Third-party analytics are tools and platforms (like Google Analytics) that allow marketers to collect, analyze and report on data to drive insights and transform them into action items. When it comes to ecommerce, leveraging these insights is crucial to planning your marketing strategy - and now that we’re in Q4, you can use these marketing tips to inform your holiday marketing plan.Don’t have third-party analytics set up for your website? Check out our related piece on how to place a Google Analytics pixel to begin tracking user data.
Comparing annual data can show seasonal gold mines - that is, times of year where ecommerce conversion rate, value per site session, and average order value are high. This can help you plan out your budget accordingly, spending more and getting the most bang for your marketing buck during your customers’ most active times of year. It’s critical to benchmark your seasonal performance against macro trends - for instance, global advertising costs skyrocket during Q4, as advertisers compete for limited inventory to market their products for the holidays. So while your brand may be a great holiday seller, you should still consider the rising cost of advertising around that time of year when planning your increased spend for the holidays.
Identify which segments (age demographics, locations, browsers, devices, etc.) drive the most sales for your product or service. Adjust your marketing budget away from low-performing segments toward the ones that drive the highest ROI. You may also find that different demographic cohorts perform differently at different times - for instance, if sales are higher during the week for desktop devices, but mobile sales are higher on weekends, you would plan your ad spend by device accordingly. Discoveries like these allow you to target your various segments even more specifically and efficiently. It may also help to look at recent shifts in performance and consumer behavior to realize emerging segments within your customer base.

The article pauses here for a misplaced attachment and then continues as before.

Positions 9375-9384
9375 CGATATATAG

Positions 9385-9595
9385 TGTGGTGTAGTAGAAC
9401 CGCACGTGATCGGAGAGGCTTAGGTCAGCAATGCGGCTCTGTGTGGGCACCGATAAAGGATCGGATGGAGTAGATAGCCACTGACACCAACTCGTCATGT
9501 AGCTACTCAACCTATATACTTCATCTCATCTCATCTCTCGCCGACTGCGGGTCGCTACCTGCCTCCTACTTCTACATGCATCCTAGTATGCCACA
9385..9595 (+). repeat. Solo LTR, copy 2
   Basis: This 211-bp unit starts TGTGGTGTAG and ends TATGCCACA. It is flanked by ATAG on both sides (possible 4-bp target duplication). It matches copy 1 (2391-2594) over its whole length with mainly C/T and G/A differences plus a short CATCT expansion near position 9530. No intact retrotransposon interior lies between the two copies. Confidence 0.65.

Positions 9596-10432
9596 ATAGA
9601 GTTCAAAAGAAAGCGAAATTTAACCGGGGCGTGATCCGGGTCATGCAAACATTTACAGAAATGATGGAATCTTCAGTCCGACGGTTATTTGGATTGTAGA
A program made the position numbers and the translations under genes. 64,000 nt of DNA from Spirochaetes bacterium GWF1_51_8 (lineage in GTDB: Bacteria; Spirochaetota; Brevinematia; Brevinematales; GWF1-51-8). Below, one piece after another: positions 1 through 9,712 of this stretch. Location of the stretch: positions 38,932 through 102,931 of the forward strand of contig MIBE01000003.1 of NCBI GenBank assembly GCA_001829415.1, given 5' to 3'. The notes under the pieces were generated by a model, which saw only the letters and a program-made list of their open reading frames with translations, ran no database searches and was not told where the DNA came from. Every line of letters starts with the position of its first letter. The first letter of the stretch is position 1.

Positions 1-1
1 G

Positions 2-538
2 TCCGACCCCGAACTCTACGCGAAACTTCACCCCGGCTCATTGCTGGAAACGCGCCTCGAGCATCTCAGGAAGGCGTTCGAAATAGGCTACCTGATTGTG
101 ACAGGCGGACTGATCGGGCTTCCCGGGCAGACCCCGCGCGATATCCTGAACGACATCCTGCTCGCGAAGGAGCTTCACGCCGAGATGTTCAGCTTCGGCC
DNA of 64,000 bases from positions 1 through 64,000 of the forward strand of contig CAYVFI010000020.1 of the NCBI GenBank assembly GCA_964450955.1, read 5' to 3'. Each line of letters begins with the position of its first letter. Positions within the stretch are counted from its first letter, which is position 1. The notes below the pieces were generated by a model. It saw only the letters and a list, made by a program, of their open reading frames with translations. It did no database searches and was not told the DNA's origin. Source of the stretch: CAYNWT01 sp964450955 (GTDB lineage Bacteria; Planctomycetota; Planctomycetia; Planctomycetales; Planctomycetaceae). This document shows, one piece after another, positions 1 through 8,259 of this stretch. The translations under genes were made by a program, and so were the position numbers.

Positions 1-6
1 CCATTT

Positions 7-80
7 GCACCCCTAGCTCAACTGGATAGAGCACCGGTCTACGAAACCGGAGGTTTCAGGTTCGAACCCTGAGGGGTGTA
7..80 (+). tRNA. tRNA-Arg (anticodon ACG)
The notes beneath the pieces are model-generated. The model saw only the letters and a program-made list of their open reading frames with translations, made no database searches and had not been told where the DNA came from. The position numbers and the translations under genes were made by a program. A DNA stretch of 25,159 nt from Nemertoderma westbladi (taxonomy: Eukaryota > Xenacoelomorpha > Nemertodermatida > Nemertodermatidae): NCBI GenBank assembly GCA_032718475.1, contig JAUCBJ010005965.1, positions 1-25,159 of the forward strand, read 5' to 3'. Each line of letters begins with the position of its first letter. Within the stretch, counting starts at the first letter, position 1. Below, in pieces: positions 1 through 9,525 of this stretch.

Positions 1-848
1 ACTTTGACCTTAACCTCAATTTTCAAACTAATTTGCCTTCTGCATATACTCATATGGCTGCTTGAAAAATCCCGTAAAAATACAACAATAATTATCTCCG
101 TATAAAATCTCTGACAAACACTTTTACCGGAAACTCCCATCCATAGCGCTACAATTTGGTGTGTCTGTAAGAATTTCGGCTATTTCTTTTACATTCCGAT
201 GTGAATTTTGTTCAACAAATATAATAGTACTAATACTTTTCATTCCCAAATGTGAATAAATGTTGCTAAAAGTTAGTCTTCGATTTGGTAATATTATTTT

Compare your web traffic by source on last-90-day, year-over-year basis to determine which channels drive the highest conversion rates, revenues, and value-per-session. With this knowledge, you can optimize resources and maximize returns - you just might find that one of your lower-traffic channels earns a high conversion rate, in which case you might reallocate budget toward scaling impressions in that channel. While Facebook and Google can be highly competitive (especially around the holidays), you can look to smaller platforms (like Snapchat) that tend to be less expensive, affiliate campaigns that only cost you money if they result in sales, or email campaigns that are very cost-effective when it comes to nurturing traffic to conversion.
Having a strong understanding of your customer journey will indicate the optimal digital mix to drive conversions. Google Analytics reports on last-click conversion models (an attribution model that assigns 100% of the credit to the final touchpoint immediately before conversion), so you may notice that one source of traffic (such as direct-to-site traffic, email, and paid search) converts well. If you’re using branded CPC campaigns or trigger-based emails, last-click numbers don’t always paint the whole picture. Looking into top conversion paths (an attribution model that shows all of the unique conversion paths, allowing you to see how channels interact) can help identify not only the source of traffic, but the specific campaign that drove awareness of interest in your brand, product or site - even if the ultimate conversion came from a different channel. Third-party analytics won’t always account for or give credit to the initial touchpoint in a simple report.
Third-party analytics platforms like Google Analytics can help you identify which times of year, which segments, and which channels drive the most success. Combined with an understanding of how your marketing channels integrate with and support each other, these insights will help you build a strong funnel with appropriately allocated budget and resources.
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Jeeyan is Hawke Media's VP of Marketing. He's managed millions in media dollars, but also enjoys collecting sneakers, eating food, talking about business and hanging out with cats.